‘Aql (Arabic: عقل‎, meaning "intellect"), is an Arabic language term used in Islamic philosophy or theology for the intellect or the rational faculty of the soul or mind. It is the normal translation of the Greek term nous. In jurisprudence, it is associated with using reason as a source for sharia "religious law" and has been translated as "dialectical reasoning".

Abu al-Layth al-Samarqandi

Abu al-Layth al-Samarqandi was a Hanafite jurist who lived during the second half of the 10th century. He authored various books on theology and jurist works. His work was enumerated by Brockelmann and his little work has been edited twice by AWT Juynboll.

His time of death is not quite certain.


Al-Ashʿarī (الأشعري; full name: Abū al-Ḥasan ʿAlī ibn Ismāʿīl ibn Isḥāq al-Ashʿarī; c. 874–936 (AH 260–324), reverentially Imām al-Ashʿarī) was an Arab Sunni Muslim scholastic theologian and eponymous founder of Ashʿarism or Asharite theology, which would go on to become "the most important theological school in Sunni Islam".According to scholar Jonathan A.C. Brown, although "the Ash'ari school of theology is often called the Sunni 'orthodoxy,'" "the original ahl al-hadith, early Sunni creed from which Ash'arism evolved has continued to thrive alongside it as a rival Sunni 'orthodoxy' as well." According to Brown this competing orthodoxy exists in the form of the "Hanbali/über-Sunni orthodoxy".Al-Ashʿarī was notable for taking an intermediary position between the two diametrically opposed schools of theological thought prevalent at the time:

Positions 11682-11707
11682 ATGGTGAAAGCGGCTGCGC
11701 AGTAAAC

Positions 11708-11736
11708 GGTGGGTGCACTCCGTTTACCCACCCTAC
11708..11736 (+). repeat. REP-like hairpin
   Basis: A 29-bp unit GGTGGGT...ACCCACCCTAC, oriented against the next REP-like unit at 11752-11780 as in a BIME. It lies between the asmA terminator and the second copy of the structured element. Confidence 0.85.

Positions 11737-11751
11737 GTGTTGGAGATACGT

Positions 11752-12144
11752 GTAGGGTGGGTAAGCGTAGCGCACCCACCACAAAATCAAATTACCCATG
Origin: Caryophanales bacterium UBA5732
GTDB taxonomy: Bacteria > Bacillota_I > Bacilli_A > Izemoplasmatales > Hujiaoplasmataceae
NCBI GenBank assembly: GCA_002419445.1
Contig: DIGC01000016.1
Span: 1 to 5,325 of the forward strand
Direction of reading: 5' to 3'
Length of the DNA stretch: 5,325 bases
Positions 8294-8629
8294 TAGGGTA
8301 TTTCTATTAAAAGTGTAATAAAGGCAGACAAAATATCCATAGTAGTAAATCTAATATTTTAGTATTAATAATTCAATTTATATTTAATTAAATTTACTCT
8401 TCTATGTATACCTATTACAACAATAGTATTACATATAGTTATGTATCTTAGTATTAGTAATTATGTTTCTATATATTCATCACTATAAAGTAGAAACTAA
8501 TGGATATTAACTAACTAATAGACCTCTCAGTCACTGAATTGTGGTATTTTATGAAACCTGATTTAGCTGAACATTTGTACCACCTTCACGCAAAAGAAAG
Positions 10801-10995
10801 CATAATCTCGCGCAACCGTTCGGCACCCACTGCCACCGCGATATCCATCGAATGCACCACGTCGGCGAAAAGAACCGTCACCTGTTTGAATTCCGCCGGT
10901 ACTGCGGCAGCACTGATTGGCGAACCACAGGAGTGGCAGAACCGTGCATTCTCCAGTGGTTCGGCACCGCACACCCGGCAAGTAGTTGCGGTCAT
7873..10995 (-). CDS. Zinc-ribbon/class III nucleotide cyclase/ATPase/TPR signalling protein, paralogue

He opposed both the Muʿtazilites, who advocated the extreme use of reason in theological debate, and the Zahirites, Mujassimites and Muhaddithin,

who were entirely opposed to the use of reason or kalam, and condemned any theological debate altogether.Al-Ashʿari's school eventually won "wide acceptance within Sunni Islam, the official theological creed of which came largely to be defined by Ashʿarī principles." Due to his efforts, Al-Ashʿarī came to be revered by Sunni Muslims for having successfully "integrated the rationalist methodology of the speculative theologians into the framework of orthodox Islam." He continues to be honored by the epithets Imām al-mutakallimūn ("Leader of the Scholastic Theologians") and Imām ahl as-sunnah wa l-jamāʿah ("Leader of the Sunnis").


Abu 'Ali Muhammad al-Jubba'i (Arabic: أبو على محمد الجبائي‎; died c. 915) was an Arab Mu'tazili theologian and philosopher of the 10th century. Born in Khuzistan, he studied in Basra where he trained Abu al-Hasan al-Ash'ari, who went on to found his own theological tradition, and his son Abd al-Salam al-Jubba'i.


Azariqa (Arabic الأزارقة, al-azāriqa), The strongest and the most extremist branch of Khawarij, who follow the leadership of Nafi ibn al-Azraq al-Hanafī al-Handhalī.